Any person who wilfully or knowingly does or who shall aid, permit, or cause to be done any of the acts declared to be unlawful in the preceding Sec. or who violates the provisions of the following Sec. or of any order issued thereunder, or aids, permits, or causes such violation shall, upon conviction thereof.
Any communication or spoken word, or the existence, contents, substance, purport, effect, or meaning of the same or any part thereof, or any information therein contained obtained or secured by any person in violation of the preceding Section of this Act shall not be admissible in evidence in any judicial, quasi-judicial, legislative or administrative hearing or investigation."
Thus, in accordance with the above-quoted provisions of the Anti-Wire Tapping Law, surveillance cameras can be set up and used for a variety of different security applications in the workplace, provided that the same is authorized by all the parties. “Parties” can include employees, officers, visitors, contractors and all persons who come in the building. The way to get the authorization of these “Parties” is through posting of “signs” on the wall and “notices” on conspicuous places. The fact that employees might have already known the existence of the surveillance cameras around is not enough. There should be a sign legible enough for ALL the Parties (not just employees) to know that surveillance cameras are actually in placed and is working. Lacking these required notices makes the recording a real “bait” or a “fishing expedition" and the same is inadmissible in evidence in any judicial, quasi-judicial, legislative or administrative hearing or investigation as provided for in the Anti-Wire Tapping Law.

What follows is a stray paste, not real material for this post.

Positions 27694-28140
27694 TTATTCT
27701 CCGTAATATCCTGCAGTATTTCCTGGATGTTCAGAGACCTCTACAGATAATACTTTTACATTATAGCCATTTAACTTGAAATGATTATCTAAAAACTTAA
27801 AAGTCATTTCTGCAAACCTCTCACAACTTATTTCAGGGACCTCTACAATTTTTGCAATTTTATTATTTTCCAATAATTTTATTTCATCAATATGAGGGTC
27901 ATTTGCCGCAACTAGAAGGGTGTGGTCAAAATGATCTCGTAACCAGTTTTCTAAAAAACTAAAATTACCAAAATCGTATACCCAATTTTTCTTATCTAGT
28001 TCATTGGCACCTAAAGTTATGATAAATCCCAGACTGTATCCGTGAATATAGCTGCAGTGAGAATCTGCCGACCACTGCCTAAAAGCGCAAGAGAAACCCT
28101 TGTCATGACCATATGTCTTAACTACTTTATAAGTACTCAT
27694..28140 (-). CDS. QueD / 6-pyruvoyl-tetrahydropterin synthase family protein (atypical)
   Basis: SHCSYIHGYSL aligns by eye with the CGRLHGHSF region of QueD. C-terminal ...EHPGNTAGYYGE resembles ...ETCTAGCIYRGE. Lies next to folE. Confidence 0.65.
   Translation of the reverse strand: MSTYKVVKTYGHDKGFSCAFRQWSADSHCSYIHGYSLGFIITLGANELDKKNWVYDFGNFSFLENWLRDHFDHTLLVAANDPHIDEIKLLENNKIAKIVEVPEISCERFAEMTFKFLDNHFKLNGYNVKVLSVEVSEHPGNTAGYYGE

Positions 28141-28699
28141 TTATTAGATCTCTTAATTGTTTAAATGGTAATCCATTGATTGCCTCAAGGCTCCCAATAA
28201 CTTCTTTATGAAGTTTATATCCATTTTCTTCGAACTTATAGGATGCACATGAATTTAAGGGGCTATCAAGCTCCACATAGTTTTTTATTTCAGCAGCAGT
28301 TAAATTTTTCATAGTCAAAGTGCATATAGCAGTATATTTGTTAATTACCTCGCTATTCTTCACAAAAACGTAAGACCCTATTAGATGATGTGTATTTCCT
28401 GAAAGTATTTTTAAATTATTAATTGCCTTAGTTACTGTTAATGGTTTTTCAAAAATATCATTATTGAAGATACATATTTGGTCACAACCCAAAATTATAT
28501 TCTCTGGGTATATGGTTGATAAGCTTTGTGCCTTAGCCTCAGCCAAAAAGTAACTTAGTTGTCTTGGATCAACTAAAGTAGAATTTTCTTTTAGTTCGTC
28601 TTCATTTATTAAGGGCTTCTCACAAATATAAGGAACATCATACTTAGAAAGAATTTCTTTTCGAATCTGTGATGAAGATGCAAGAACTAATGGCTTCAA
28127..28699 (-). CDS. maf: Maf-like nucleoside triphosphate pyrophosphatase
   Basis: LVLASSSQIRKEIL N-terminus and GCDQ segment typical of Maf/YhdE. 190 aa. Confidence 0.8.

2.) If an employee is committing theft in the workplace, could he/she be dismissed?
Yes. The Philippine Labor Code authorizes an employer to terminate the services of an employee for loss of trust and confidence, provided that the loss of confidence arises from particular proven facts.
Article 282(c) of the Labor Code, provides that “employer may terminate an employment for “fraud or willful breach by the employee of the trust reposed in him by his employer or his duly authorized representative.”
One jurisprudence provides that “A company has the right to dismiss its erring employees if only as a measure of self-protection against acts inimical to its interest”. In another decision of the Supreme Court, it states that “Loss of confidence is established as a valid ground for the dismissal of an employee. The law does not require proof beyond reasonable doubt of the employee’s misconduct to invoke such a justification. It is sufficient that there is some basis for the loss of trust or that the employer has reasonable grounds to believe that the employee is responsible for the misconduct and his participation therein renders him unworthy of the trust and confidence demanded of his position”.
Dismissal of an employee caught of committing theft (by means of a video surveillance) is a recognized right of the employer as a measure of self-protection against acts inimical to its interest. An employer cannot be compelled to continue in employment an employee guilty of acts inimical to its interest, justifying loss of confidence in him.
May I reiterate, however, that in view of the right to privacy of the employees again as sanctioned under the Bill of Rights, due process has to be observed in cases of termination. Due process in terminating employee on this ground (or any ground for that matter) demands that the employer should furnish the worker whose employment is sought to be terminated a written notice containing a statement of the cause[s] for termination and afford him ample opportunity to be heard and to defend himself with the assistance of a representative if he so desires. Specifically, the employer must furnish the worker with two written notices before termination of employment can be legally effected:  notice which apprises the employee of the particular acts or omissions for which his dismissal is sought; and  the subsequent notice which informs the employee of the employer's decision to dismiss him.